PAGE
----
| For this article, Steve Bunk interviewed S. Blair Hedges, evolutionary biologist, Pennsylvania State University. Data from the Web of Science (ISI, Philadelphia) show that Hot Papers are cited 50 to 100 times more often than the average paper of the same type and age. |
S. Kumar, S. Blair Hedges, "A molecular timescale for vertebrate evolution," Nature, 392:917-20, April 30, 1998. (Cited in more than 170 papers since publication)
This finding did more than merely challenge the hypothesis that mammals filled ecological niches left by the departed dinosaurs 65 million years ago. It also demonstrated an average difference of 30 percent between divergence times estimated by the molecular clock method and those determined by the traditional, fossil-based method. The conclusion followed that large gaps exist in the fossil record for the Mesozoic era, 65-250 million years ago.
Blair Hedges, an evolutionary biologist at Pennsylvania State University, has little doubt about why the paper by he and coauthor Sudhir Kumar (now at Arizona State University) has been cited in so many other papers: "Biologists in general really seek out this type of information. They want to know why and when organisms originated, evolved, and differentiated from each other."
A key forerunner of this study, he notes, was their 1996 paper providing a similar result with only 50 genes and implicating continental breakup in the splitting of bird and mammal lineages.2 Last year, his team published a study showing that at least six animal phyla are Precambrian in origin, arising more than 400 million years before their first appearance in the fossil record.3 It could be that the so-called "Cambrian explosion" of fossils about 530 million years ago was preceded by ancestors that left a scant fossil record because they were soft-bodied and either very small or microscopic.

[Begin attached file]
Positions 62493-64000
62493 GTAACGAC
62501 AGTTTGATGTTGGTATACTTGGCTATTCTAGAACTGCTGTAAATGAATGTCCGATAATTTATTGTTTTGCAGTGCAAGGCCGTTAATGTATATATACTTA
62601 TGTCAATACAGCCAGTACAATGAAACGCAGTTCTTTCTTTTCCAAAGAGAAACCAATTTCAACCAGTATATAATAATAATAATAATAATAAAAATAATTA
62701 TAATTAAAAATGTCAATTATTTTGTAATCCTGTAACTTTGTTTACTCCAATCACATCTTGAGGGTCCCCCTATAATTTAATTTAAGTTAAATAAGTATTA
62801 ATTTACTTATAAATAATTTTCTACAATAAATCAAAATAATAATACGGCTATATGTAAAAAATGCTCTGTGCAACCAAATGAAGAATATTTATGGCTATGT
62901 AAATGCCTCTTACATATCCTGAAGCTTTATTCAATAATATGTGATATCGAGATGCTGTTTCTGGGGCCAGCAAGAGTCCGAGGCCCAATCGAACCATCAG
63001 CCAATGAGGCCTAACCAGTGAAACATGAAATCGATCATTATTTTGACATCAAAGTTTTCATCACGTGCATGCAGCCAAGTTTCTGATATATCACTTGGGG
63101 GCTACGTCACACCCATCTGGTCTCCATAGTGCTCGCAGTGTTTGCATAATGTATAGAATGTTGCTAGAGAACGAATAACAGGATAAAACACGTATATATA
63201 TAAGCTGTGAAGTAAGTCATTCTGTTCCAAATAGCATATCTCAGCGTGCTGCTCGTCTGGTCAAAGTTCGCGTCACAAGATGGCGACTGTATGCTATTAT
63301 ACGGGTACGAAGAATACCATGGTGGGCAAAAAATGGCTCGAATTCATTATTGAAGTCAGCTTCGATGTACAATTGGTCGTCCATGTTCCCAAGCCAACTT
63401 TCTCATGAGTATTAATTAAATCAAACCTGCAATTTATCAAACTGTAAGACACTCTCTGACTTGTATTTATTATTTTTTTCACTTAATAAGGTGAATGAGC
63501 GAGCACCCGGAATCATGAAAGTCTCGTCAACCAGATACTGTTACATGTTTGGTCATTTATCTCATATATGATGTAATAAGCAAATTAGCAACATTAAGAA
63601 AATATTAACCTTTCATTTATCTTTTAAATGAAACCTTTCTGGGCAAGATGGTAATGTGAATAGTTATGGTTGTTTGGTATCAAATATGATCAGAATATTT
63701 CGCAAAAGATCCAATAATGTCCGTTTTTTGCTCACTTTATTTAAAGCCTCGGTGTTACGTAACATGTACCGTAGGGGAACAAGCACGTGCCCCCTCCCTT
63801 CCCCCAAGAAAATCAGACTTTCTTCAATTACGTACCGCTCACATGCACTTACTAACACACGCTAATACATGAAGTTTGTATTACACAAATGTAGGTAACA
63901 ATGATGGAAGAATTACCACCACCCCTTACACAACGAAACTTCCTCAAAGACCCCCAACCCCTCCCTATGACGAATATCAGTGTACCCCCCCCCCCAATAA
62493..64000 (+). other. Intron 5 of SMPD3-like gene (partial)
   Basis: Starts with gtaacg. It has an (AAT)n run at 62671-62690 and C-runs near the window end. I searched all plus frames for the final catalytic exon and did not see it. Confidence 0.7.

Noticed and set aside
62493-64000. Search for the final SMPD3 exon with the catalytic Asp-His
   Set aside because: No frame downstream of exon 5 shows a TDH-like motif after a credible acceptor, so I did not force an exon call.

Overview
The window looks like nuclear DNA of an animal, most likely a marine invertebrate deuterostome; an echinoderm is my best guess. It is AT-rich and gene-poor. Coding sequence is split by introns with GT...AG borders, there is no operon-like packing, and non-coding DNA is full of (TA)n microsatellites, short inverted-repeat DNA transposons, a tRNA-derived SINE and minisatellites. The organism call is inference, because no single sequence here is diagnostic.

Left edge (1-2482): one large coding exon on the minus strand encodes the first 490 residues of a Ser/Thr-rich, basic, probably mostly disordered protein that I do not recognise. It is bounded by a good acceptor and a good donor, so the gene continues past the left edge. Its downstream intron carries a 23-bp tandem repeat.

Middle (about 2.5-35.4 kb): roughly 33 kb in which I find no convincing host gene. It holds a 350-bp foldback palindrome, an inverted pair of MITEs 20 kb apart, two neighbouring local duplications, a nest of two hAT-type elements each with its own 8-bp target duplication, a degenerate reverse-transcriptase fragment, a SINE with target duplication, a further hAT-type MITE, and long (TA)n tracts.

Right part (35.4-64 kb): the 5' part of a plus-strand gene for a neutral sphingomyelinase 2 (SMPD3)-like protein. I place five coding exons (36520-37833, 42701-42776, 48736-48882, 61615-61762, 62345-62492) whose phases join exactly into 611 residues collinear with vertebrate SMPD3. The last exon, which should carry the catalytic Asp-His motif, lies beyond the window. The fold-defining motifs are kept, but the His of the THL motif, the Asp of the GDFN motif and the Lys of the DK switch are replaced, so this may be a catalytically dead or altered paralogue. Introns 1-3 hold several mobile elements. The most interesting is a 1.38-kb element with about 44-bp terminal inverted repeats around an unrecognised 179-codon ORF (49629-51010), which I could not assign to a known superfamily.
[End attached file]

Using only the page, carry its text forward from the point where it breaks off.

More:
Researchers have not determined why the clocklike substitution of sequences occurs. According to the prevailing neutral theory, most mutations that eventually spread throughout an entire population are not under strong natural selection. They are selectively neutral, random occurrences that yield a constant relationship to time, like the degradation of isotopes in radiometric dating of rocks or minerals. "That's only a theory and, to be honest, you don't need a theory for a molecular clock," Hedges points out. "It's an empirical clock."
One of his team's current projects, in which a large number of genes is being examined, is a joint endeavor with Pennsylvania State University anthropologist Alan Walker. "We are looking at the timing of the great ape divergences, and how it constrains the evolution of the apes and the fossil record," Hedges says. Another study is an extension of this papar, involving analysis of several- fold more genes than the original effort.
"When thousands of genes are used, the amount of data is staggering," he notes. "So people should realize that molecular clocks can only get better."
Steve Bunk (email@example.com) is a contributing editor for The Scientist.
1. E. Zuckerkandl, L. Pauling, "Evolutionary divergence and convergence in proteins," in V. Bryson and H.J. Vogel, eds., Evolving Genes and Proteins, New York, Academic Press, 1965, pages 97-165.
2. S.B. Hedges et al., "Continental breakup and the ordinal diversification of birds and mammals," Nature, 381:226-9, 1996.
3. D. Y.-C. Wang et al., "Divergence time estimates for the early history of animal phyla and the origin of plants, animals and fungi," Proceedings of the Royal Society of London Series B - Biological Sciences, 266:163-71, 1999.